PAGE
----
At the sign of the Barking lion...

St Mary, Hadleigh

At the sign of the Barking lion...

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Hadleigh Deanery Tower and St Mary Hadleigh St Mary Hadleigh St Mary Hadleigh St Mary 

grumpy jesus   Hadleigh is a pleasant, self-important little town. It is one of those places remote enough to be a microcosm of bigger towns - the factories, shops and housing estates all to scale. Its centrality in this part of Suffolk gave it the headquarters of Babergh District Council in 1974, despite the fact that the greater part of the population of the district lives in the Sudbury conurbation and the southern suburbs of Ipswich. Having said that, Hadleigh has expanded greatly in recent years, with characterless new estates now lining the bypass. But the heart of the town is still probably the loveliest of any in East Anglia.

If Hadleigh is small, however, St Mary is not. This is one of the grand Suffolk churches, the only big one with a medieval spire; indeed, the only proper wood and lead spire in the county. It was built in the 14th century, and the exterior bell, a 1280 clock bell doubling as a sanctus bell, is Suffolk's oldest. The aisles, clerestory and chancel head eastwards of it, for my money equalling Lavenham in their sense of the substantial. It is one of the longest churches in Suffolk.

To the south west of the church stands the famous Hadleigh Deanery, more properly the gorgeous red brick Tudor gateway to the now demolished medieval Deanery. It was at this Deanery gateway in July 1833 that the meeting was held that gave birth to the Oxford Movement, which went on to change the face of Anglican churches forever. It is no exaggeration to say that the modern Church of England was born in this building. The Rector here, in one of those anachronisms so beloved of the CofE, is styled 'Dean of Bocking'. Bocking is a village in Essex, and the living is in the gift of the Archbishop of Canterbury, so Hadleigh Rectors are installed in Canterbury Cathedral.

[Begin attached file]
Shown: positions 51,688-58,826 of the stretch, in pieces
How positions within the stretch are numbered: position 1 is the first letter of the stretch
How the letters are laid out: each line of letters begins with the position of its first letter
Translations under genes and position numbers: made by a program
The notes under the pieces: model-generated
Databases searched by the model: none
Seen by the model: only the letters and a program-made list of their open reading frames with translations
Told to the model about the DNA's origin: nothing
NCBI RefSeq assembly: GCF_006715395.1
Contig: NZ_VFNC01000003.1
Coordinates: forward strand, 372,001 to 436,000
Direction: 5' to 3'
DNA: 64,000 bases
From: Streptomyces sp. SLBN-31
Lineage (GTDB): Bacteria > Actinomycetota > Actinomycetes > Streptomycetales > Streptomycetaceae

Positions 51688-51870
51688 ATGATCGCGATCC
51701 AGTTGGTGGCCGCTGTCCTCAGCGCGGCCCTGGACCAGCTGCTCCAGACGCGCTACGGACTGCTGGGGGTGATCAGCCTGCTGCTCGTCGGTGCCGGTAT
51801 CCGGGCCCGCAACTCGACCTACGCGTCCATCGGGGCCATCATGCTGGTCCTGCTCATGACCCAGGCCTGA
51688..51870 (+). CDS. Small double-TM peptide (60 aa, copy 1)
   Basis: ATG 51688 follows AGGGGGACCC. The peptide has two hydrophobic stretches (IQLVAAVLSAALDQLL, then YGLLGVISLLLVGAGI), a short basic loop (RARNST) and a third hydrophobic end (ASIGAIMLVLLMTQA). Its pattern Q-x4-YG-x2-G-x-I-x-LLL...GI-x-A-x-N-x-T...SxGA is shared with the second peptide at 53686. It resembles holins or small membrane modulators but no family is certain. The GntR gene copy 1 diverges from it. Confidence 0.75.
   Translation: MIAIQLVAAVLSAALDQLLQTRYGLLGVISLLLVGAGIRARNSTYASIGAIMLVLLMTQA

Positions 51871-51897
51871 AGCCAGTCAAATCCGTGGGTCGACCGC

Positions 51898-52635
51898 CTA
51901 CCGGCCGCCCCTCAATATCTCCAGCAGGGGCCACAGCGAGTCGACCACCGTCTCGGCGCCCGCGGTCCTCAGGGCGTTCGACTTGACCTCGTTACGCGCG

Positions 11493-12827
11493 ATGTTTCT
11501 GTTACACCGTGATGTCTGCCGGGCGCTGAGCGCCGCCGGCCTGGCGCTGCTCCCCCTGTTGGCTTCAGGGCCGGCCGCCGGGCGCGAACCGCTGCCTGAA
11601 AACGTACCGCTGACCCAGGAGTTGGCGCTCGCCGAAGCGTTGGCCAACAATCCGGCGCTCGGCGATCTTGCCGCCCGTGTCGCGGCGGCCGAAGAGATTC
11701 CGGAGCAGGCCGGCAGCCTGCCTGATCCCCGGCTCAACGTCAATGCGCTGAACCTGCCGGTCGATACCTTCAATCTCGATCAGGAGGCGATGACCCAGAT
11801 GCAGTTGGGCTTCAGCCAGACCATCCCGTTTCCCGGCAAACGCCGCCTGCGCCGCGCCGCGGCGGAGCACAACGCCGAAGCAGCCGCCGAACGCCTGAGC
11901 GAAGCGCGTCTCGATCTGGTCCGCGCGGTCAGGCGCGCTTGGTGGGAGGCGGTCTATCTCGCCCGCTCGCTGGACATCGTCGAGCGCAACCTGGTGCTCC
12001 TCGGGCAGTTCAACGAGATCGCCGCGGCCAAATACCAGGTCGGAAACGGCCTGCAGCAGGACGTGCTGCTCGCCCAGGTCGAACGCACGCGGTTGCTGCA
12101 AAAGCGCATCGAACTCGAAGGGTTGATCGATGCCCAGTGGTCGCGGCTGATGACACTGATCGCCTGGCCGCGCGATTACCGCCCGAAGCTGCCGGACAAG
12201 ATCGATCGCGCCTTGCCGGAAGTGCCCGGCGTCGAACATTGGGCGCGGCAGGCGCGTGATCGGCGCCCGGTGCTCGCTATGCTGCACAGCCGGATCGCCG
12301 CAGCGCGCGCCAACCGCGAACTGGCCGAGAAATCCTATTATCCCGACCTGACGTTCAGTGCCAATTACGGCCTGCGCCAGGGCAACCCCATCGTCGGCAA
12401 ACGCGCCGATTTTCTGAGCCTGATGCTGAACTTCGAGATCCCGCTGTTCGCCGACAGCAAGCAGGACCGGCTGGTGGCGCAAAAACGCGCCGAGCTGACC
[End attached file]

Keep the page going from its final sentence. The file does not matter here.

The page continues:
The south side of the graveyard is taken up by the former guild hall, and on the fourth side there is a scattering of excellent 18th and 19th century municipal and commercial buildings. With the possible exception of the Bury churches, it is the best setting of any urban church in Suffolk. Hadleigh was one of the great cloth towns, a centre for merchants rather than factories (most of the work was farmed out to self-employed weavers in nearby villages, quite literally a cottage industry). The wealth of those days rebuilt the church, particularly the fine 15th century clerestory and aisles.This is a big church, since it needed to contain the chantry altars of at least five medieval guilds. And it has always been an urban church, as you can tell from the way buildings on the north side cut into it. The east window was clearly always intended to be seen up the gap to the busy High Street.

The magnificent south doorway retains its original 15th century doors. It is interesting to compare it with Cotton, barely 50 years older, but from a quite different generation of architecture. Gone are the delicate fleurons, the articulate details that speak of an internal sense of mystery. Here, we enter the realms of self-confident rationalism for the first time. You step into a space that is light and airy, but this is to do with the sheer volume of the interior as much as with any effect of the light. Trees close by on the north side gently wave shadows into the nave. It feels that the church is organically part of the town. Coming back in 2013 I remembered visit of ten years previously on a Holy Saturday. On that occasion, a large number of people were cleaning the church in preparation for the celebration of the Easter liturgy. The inside is so big, it is an ambitious task; but this church has been cleaned in a wider sense over the centuries, and, at first sight, it is hard to see this building as anything other than the rather polite CofE parish church it has become.